Unloved – A Dark Unnatural Space …writes Rabbi Laibl Wolf

July 17, 2014 by Rabbi Laibl Wolf
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The problem is not the problem – the relationship is the problem. So states Steven Covey. So why are there wars over territory and messy divorce disputes?

Rabbi Laibl Wolf

Rabbi Laibl Wolf

Why are families torn apart by raging arguments over distributions from wills? Why the steep rise in substance abuse and emotional eating addictions? And why are there so many mass killing in school yards and shopping malls? Are all of these about relationships? Most definitely, yes.

The most potent quest in life is to love and be loved. Love is the cosmic glue that binds all of creation. Even the opposite poles of a magnet seek each other’s company as do electrons and protons. It is true that like forces repel, but even that is a natural correction to match up with an appropriately attractive mate.

Where love is lacking emerges a dark unnatural space. The unloved child will spew hate on the world for denying it the capacity to be a complete being. The inadequacy created by unlovingness becomes a breeding ground of brooding over the mounting sense of uncaring injustice. The deprived population of an unprivileged people will sublimate its state of deprivation into anti social behaviours and international anarchist and terrorist groupings of like-minded victims. The abused spouse will spend years mentalising the abuser’s slow death by a thousand cuts, corrupting any capacity for love and ruining the preparedness to be loved.

Somewhere in the software of creation lies the central motif: love is what it’s all about, Alfie. But not the love of money, or power, or food. These are not loved. These become corrupted mechanisms of filling a void of love. You don’t love money. You love what money brings – acknowledgment, power, respect. Except it’s just a shimera, delusion. It’s virtual love – a love that can’t really be touched or kissed or hugged. Power is not loved. It is sought. It is the artificial limb that simulates the heart because it draws people close to you – but through dependency, not true love or honor. Food is not loved. It provides momentary satisfaction, a false sense of completion, a ‘friend’ who doesn’t talk back or argue with you.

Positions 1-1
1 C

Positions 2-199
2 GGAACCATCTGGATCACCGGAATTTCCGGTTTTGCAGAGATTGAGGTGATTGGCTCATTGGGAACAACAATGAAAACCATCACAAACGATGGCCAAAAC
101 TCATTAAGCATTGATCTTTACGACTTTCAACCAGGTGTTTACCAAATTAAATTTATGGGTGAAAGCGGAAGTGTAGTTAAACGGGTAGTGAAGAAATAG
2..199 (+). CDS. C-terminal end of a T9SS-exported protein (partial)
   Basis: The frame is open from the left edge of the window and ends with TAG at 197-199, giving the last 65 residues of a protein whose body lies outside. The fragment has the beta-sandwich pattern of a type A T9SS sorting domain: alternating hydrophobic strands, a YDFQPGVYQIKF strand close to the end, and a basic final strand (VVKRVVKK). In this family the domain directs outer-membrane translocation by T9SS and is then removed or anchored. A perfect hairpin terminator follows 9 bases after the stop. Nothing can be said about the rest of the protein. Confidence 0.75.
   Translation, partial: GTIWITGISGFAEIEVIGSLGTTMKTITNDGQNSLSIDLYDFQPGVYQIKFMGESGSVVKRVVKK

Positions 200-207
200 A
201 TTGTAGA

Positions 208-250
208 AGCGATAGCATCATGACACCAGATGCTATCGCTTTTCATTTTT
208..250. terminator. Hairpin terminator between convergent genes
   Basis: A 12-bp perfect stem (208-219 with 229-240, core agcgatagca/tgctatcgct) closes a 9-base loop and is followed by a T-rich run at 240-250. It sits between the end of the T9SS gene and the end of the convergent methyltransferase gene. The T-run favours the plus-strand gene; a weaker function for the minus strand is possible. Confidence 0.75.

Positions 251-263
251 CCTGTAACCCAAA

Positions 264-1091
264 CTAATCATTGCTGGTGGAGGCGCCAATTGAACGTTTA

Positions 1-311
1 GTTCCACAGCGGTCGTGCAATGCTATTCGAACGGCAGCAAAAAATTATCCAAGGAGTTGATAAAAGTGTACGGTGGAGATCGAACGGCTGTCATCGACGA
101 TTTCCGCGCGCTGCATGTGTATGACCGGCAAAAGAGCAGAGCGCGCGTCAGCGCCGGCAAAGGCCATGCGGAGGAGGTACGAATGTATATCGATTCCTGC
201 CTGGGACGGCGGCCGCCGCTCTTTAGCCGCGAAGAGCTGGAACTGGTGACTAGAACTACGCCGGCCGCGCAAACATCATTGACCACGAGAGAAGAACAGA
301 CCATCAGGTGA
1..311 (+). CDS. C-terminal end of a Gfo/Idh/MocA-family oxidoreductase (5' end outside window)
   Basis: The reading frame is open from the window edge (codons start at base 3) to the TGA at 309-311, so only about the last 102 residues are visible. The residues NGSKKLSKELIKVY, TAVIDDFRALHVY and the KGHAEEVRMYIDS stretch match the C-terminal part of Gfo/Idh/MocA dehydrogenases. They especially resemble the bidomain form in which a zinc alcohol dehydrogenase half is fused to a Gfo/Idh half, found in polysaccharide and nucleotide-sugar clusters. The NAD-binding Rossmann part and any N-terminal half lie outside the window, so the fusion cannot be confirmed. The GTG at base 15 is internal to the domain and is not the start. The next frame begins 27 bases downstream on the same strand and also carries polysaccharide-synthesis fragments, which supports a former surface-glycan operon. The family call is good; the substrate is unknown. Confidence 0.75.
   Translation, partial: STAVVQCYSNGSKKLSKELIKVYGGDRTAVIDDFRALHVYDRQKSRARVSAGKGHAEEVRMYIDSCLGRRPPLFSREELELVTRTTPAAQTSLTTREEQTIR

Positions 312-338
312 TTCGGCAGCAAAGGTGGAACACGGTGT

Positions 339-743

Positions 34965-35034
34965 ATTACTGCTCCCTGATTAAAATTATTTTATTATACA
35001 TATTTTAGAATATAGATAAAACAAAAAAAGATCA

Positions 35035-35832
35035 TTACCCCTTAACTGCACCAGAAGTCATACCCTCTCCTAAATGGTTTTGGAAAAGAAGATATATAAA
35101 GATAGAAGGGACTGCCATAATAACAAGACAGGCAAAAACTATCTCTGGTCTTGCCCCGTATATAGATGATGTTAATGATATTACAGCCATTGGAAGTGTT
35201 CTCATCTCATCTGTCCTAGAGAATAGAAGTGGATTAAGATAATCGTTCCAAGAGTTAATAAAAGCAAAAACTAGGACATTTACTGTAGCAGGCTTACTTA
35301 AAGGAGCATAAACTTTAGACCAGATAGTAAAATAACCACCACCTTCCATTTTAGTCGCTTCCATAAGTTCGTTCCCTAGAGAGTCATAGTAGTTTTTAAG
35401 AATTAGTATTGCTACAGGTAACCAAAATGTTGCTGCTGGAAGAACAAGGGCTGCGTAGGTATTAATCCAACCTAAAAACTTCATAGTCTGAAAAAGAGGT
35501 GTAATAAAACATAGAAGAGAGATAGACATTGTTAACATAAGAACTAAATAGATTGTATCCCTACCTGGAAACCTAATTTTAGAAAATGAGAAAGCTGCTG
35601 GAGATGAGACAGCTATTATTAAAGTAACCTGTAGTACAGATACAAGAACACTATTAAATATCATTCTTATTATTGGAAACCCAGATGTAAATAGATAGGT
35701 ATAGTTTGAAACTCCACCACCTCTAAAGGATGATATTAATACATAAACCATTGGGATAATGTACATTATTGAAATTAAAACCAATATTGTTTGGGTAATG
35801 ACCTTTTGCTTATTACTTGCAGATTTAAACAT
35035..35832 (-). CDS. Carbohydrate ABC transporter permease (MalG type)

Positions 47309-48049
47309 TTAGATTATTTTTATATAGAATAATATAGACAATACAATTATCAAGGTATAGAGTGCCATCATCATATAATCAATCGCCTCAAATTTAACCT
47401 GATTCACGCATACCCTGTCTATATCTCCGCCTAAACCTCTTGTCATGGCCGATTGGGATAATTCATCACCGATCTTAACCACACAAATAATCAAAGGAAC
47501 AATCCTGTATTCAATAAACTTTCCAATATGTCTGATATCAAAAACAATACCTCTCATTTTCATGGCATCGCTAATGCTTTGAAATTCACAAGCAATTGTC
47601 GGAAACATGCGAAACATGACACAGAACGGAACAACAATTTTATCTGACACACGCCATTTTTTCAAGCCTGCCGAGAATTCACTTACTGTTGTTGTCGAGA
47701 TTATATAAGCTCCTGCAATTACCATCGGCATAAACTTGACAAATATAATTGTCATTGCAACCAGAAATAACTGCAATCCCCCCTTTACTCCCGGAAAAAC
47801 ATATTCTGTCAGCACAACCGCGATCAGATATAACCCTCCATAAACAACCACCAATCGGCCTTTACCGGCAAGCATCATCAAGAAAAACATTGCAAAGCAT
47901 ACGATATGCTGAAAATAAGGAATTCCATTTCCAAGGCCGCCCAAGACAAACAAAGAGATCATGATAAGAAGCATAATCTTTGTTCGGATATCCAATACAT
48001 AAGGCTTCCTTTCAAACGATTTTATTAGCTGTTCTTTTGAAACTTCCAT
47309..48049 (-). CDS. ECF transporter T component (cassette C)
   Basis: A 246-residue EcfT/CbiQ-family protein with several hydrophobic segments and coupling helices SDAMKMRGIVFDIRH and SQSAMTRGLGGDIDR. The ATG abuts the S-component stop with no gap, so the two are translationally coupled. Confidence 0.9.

Even religion may not be a source of love as is so evident today in the world. If it spews hate, dissonance, and hitlerite prejudice, it is a sham, a pretense, evil’s quest for legitimacy – a charade of ‘spirituality’.

That which is most precious is often a two edged sword. Love is the most empowering and integral quality of the Creator, and its absence is marked by the most excruciating emotional pain. The pain is always unbearable, giving rise to fictions that act like band-aids to hide the pain. But the fictions present as our most major social ills.

And that is why I am so concerned about the state of the world. Love begins to be felt in the womb. In the first six years the sapling will be nurtured to grow into a majestic tree, but the slightest cut in the sapling’s trunk will magnify as a major deformity as the tree grows. The Torah, the Jewish way, compares man to the tree. Today we are witnessing many cuts on youthful trunks. Mixed parenting, no parenting, blended parenting, same-sex parenting, foster parenting – are we surprised that a generation arises confused about its identity and social role?

But more significantly are victims who are unloved – those who are an asterisk of irresponsible sex; those whose parents are too busy partying, playing or travelling; those whose parents spend late hours money-making for college fees forgetting the power of sharing a dinner table; and those whose parents were unloved as well and don’t even know how to love their children.

All geopolitical and interpersonal conflict is about the pain of not being loved, not being respected, not being acknowledged. As the love-gap widens, so does the space for anger, bitterness, and disappointment.

As the Talmud wisely states: “Where love is, no room is too small.”

Rabbi Laibl Wolf is the  Dean at Spiritgrow – The Josef Kryss Center, Australia

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